Men's Volleyball Tops Non-Conference Foe in Opener

Robert J. Tamai

After dropping a tight third set in its season opener, the Harvard men’s volleyball team buckled down and defeated Endicott, 3-1, in Beverly, Mass., on Tuesday night.

During the hard-fought third set, the young Crimson (1-0) team struggled with its service game, which opened the door for the Gulls.

“We were up, but we missed a couple of serves here and there. They started to come back, and we let them get into it,” said freshman middle hitter Caleb Zimmick.

As Harvard refocused its serves, it overcame its third-set loss with a strong fourth game.

“We started going for the real tough serves right down the line,” said sophomore opposite hitter Nick Madden. “We put some pace behind them and got them in.”

The Crimson received standout performances in the season opener from freshmen Caleb Zimmick and DJ White. The two took control of the net with a combined 20 kills.

“Our freshmen definitely stepped up,” Madden said. “Caleb played well in the middle, and [co-captain] Matt [Jones] on the outside also played very well.”

Jones recorded a double-double for Harvard with 17 kills and 10 digs, helping carry the team to the 3-1 victory over the Gulls (0-1).

The match opened with a back-and-forth struggle, and Harvard grappled with Endicott’s offensive attack during the opening game.

“Endicott ran a pretty unpredictable offense,” Madden said. “They didn’t do a lot of the traditional hits. They ran a back three and some different unique approaches which took us a bit to adjust to.”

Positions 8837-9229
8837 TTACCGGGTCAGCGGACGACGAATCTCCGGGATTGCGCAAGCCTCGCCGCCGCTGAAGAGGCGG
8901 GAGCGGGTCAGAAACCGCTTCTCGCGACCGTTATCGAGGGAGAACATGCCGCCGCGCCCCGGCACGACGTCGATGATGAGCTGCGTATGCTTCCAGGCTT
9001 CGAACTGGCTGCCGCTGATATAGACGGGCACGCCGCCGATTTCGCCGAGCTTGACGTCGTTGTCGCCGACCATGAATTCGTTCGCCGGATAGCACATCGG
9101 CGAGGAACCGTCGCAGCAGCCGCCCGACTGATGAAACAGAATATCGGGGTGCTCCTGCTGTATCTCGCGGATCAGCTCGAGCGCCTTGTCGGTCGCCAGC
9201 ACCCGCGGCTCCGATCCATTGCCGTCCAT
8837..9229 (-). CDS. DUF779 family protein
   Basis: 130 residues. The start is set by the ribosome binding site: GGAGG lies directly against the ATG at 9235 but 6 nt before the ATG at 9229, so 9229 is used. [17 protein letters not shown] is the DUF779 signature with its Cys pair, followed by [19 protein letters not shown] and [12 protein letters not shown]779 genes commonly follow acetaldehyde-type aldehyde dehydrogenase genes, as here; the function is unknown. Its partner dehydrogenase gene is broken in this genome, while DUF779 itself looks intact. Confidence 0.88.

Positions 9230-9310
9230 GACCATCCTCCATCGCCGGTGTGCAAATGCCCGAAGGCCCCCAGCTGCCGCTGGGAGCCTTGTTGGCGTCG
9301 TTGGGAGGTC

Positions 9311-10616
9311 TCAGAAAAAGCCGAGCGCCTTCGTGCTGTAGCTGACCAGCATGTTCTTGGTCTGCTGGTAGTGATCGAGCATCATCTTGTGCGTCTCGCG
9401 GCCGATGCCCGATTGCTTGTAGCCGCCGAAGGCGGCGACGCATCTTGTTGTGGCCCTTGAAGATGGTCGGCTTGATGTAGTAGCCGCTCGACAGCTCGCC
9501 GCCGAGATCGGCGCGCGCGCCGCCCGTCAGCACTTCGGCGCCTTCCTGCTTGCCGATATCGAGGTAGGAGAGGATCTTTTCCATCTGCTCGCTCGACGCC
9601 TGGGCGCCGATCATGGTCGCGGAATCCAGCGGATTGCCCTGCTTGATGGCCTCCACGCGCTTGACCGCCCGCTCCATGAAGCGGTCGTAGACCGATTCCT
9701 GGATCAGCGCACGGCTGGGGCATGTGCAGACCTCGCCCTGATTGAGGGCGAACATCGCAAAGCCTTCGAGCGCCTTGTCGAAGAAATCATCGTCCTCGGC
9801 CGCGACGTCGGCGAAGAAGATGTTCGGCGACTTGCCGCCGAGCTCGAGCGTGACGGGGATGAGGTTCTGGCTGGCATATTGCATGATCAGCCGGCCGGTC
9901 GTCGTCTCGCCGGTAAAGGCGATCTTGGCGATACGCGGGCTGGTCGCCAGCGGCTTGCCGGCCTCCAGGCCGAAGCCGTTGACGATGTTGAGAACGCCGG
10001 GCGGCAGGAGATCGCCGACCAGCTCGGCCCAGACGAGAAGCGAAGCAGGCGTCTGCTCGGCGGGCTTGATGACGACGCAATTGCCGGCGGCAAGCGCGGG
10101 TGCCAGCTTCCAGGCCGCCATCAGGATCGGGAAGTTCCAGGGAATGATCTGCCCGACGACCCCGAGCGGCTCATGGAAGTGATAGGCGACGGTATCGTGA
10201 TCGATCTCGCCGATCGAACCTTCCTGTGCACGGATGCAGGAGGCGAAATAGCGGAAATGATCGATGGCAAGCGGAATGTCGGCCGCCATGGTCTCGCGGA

The teams alternated leads nine times in the first frame. With both squads tied at 17, Madden gave Harvard the 18-17 advantage with a timely kill. The visitors didn’t relinquish the lead from there, going on to win its first set of the season, 25-21.

In the following games, the Crimson found success in keeping the rallies short and preventing the Gulls from getting into a rhythm.

“On the points [when] we were able to get the rallies finished quickly, we had the best chance, since they are a team that really likes to extend rallies and make you make mistakes,” Jones said. “In game two, we did a good job of keeping the rallies short.”

With the game plan to shorten points, Harvard kept rolling in the second set, as it quickly built a 10-5 lead. White and Zimmick continued to dictate net play as they lead the team to a 25-17 win.

“Our freshman Caleb played great in the middle,” Jones said. “He dominated the net and hit at a really high percentage. He played very composed and really impressed me. I thought he was our MVP today.”